Evolution of Snow-size Spectra by the Growth Processes of vapor Deposition, Aggregation and Riming

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Monday, 5 January 2015
Ehsan Erfani, DRI/Univ. of Nevada, Reno, NV; and D. L. Mitchell
Manuscript (456.1 kB)

A steady-state snow growth model (SGM) is formulated by microphysical growth processes of vapor deposition, aggregation and riming. SGM is capable of predicting the temporal and vertical evolution of ice particle size distribution (PSD) by using radar reflectivity (Zw), supersaturation, temperature, liquid water content (LWC) and ice particle shape dependent mass-dimension power laws, and by solving the zeroth- and second- moment conservation equations with respect to mass.

It appears that the aggregation process is essential in characterizing the snowfall rates and the strong interaction between aggregation and riming leads to the snowfall rates significantly greater than those produced by the vapor deposition and riming alone. Moreover, alteration in cloud condensation nuclei (CCN), due to aerosols, can modify cloud droplet SD (size distribution) and therefore change the snowfall rate. So, snowfall rate is sensitive to the shape of cloud droplet SD.

Ice particle growth rates are uniquely formulated in the SGM in terms of ice particle mass-dimension (m-D) power laws (m = αDβ), and in this way the impact of ice particle shape on particle growth rates and fall speeds is accounted for. These growth rates appear qualitatively consistent with empirical growth rates, with slower (faster) growth rates predicted for higher (lower) β values.

It is well known that for a given ice particle habit, the m-D power law for the smallest ice particles differs considerably from the power law for the largest particles, with β being much larger for the smallest crystals. Our recent work quantitatively predicts β and α for cirrus clouds as a function of maximum dimension D where the m-D expression is a second-order polynomial in log-log space. By tailoring the m-D power law to the relevant PSD moments, the SGM ice particle growth rates and fall speeds are represented more accurate and realistic. It is speculated that by implementing this new m-D treatment in any cloud resolving model or climate model, the ice particle growth rates will become more accurate. The predicted size spectra by SGM are in good agreement with observed spectra from aircraft measurement during Lagrangian spiral descents through frontal clouds.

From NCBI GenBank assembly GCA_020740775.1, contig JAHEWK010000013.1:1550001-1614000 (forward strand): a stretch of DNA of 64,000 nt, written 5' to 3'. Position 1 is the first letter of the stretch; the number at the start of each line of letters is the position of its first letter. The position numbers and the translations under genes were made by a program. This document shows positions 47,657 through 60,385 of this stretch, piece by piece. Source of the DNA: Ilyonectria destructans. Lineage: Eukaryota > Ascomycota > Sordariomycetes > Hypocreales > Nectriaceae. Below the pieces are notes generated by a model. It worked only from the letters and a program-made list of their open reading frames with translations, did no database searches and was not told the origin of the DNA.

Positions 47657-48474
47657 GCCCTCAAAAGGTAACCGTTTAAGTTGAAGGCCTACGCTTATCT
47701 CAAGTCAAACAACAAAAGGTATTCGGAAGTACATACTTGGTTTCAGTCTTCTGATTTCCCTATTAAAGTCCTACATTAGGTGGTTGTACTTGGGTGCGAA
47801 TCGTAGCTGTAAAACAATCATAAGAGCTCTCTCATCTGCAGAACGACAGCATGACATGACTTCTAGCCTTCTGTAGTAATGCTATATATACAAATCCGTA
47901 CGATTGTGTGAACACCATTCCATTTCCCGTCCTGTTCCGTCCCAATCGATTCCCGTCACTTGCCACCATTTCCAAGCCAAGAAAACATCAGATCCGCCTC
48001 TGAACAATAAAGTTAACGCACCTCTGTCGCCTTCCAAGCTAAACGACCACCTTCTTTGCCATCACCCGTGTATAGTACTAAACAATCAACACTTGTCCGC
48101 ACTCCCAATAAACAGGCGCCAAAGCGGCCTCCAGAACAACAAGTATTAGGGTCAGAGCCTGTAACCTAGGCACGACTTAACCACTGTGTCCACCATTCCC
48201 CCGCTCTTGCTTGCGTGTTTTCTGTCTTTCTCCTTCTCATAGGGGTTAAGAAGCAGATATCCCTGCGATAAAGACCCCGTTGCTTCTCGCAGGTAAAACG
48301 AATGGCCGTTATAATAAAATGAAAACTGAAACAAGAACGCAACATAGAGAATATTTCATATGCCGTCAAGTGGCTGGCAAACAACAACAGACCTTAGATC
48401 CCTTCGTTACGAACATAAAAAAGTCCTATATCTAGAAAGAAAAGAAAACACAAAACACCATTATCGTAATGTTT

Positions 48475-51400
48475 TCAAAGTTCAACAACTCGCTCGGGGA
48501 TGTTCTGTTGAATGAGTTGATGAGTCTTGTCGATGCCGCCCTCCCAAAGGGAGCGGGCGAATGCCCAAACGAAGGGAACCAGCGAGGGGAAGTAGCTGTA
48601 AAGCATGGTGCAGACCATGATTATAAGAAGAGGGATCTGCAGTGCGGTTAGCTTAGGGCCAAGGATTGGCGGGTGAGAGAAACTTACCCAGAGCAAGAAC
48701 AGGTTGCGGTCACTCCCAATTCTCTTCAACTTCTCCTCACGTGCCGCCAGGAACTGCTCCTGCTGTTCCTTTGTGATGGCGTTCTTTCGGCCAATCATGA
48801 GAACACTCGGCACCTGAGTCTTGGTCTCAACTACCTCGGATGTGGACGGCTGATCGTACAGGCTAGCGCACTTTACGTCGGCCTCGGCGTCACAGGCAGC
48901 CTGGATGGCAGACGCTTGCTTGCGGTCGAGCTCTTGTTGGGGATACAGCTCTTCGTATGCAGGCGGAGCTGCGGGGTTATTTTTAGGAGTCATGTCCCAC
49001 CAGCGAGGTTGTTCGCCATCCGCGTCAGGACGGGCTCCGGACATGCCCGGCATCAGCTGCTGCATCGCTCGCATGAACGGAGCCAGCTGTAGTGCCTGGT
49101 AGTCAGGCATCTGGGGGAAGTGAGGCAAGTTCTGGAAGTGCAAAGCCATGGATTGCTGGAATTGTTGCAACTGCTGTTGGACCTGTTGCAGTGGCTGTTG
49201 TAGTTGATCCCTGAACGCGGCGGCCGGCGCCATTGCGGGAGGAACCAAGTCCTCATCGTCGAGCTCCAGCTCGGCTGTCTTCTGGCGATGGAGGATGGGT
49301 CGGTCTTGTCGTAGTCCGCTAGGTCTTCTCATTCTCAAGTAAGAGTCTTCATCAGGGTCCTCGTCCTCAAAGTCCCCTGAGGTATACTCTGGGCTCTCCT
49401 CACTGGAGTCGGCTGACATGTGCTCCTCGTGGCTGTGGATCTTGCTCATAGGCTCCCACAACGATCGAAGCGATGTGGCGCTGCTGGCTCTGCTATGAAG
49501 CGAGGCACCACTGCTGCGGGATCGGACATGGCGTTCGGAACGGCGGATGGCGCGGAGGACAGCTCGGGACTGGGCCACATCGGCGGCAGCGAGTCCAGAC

In addition to improving the modeling of cirrus clouds, this SGM can improve radar snowfall rate estimates. Since the lowest radar reflectivity over complex topography is often considerably above cloud base, radar quantitative precipitation estimates (QPE) often underestimate the precipitation at ground level. Our SGM is capable of being initialized with Zw (e.g. at the lowest reliable radar echo) and consequently improves QPE at ground level.